On a noisy and content-saturated social media platform, it can be difficult to differentiate your equine business and reach new prospects. A successful social media strategy involves a careful blend of understanding your customer, crafting your messages and evaluating your performance.
Archer Creative talks with Remote Coach, Rider’s Diary and Flexible Fit Equestrian, three Australian companies excelling on Facebook, about the factors that make up an effective and engaging social media strategy.
Understand Your Ideal Customer
Without an in-depth understanding of who your ideal customer is, it’s virtually impossible to create real engagement through any marketing channel, particularly social media. On Facebook alone, more than 30 billion pieces of content are created and shared every month, making it more important than ever to understand the content that will spark your prospects’ interest.
As Fiona Dearing, founder at Remote Coach, says, “I have a very clear picture of the Remote Coach customer, so I endeavour to share and create content with these people in mind. It’s about providing content relevant to my market and ensuring it’s not just advertising my brand. I regularly offer free 5-10 minute audio downloads on popular topics, along with training exercises and tips people can use on their next ride, so followers are able to take something useful from my page.”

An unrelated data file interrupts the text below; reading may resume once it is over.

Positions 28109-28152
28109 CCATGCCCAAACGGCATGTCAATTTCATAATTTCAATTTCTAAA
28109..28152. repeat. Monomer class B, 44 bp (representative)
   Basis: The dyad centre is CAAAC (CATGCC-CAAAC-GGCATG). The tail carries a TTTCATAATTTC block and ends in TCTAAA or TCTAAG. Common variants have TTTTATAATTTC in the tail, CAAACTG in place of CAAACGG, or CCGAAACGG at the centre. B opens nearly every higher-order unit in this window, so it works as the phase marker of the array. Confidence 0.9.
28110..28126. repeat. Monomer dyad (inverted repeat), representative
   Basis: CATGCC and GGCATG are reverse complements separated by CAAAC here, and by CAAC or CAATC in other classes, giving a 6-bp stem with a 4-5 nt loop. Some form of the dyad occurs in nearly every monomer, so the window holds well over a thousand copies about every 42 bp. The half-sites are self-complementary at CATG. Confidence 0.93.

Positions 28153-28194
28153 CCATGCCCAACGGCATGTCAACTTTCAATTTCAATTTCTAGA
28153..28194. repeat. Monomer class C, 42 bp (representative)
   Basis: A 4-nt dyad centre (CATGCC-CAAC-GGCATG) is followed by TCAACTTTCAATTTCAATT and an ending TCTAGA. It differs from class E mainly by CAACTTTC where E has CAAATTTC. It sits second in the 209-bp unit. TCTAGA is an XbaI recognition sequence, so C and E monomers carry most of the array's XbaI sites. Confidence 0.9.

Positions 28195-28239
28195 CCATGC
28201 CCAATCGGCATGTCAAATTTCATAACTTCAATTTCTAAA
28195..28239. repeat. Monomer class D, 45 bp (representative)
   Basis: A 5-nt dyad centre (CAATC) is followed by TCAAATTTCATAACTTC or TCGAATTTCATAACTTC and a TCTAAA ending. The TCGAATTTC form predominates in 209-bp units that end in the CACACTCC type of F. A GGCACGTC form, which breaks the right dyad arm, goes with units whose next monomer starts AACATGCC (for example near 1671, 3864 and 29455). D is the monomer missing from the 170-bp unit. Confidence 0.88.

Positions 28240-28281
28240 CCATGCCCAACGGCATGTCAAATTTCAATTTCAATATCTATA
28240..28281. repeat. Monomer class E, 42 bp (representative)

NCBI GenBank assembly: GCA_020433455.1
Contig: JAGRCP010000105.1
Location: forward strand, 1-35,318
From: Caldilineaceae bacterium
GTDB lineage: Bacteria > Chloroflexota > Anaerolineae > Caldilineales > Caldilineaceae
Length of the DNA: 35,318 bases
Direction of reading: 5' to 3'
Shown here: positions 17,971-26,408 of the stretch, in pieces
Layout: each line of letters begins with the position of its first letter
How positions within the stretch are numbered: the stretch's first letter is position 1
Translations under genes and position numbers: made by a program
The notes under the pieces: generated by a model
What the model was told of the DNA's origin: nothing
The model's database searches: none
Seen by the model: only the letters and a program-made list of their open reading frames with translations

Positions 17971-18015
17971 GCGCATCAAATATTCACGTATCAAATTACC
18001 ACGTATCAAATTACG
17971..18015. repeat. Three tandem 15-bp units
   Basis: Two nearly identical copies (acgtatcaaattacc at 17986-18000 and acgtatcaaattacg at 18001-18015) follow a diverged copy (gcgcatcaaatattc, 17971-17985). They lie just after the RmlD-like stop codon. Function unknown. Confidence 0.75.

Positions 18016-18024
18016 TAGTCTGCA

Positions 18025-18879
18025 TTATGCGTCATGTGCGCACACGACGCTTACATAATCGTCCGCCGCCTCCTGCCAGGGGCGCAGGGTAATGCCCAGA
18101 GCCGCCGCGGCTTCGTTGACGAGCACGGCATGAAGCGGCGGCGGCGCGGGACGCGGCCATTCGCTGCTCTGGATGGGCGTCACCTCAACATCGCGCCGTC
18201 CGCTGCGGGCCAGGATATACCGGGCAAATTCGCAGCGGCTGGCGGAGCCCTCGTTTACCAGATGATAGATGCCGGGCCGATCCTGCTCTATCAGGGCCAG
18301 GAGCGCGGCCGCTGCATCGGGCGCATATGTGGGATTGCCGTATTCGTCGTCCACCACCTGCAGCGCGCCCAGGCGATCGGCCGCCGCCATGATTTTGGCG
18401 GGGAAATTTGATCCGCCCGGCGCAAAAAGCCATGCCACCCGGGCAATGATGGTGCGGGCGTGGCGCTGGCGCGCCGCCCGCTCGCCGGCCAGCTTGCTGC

However, whether you’re building your fan base organically or injecting some Facebook advertising into your marketing mix, it’s crucial you have clear objectives in mind. While gaining likes is a boost for the ego, you need to decide what actions you’d like your community of fans to take after clicking the like button on your page. Are you looking to drive sales, increase newsletter subscribers or boost website traffic – or perhaps it’s a combination of all three?
“For my business,” Fiona says, “Facebook has really been the major player [in my marketing strategy]. I’ve been able to use it to send customers to the website or to encourage them to sign up to the newsletter, as well as to drive sales. As with most small businesses, I was very cash poor initially and Facebook advertising gave me the opportunity to set my own budget, as well as the ability to stop advertisements which weren’t performing, without being committed to a specific advertising spend.”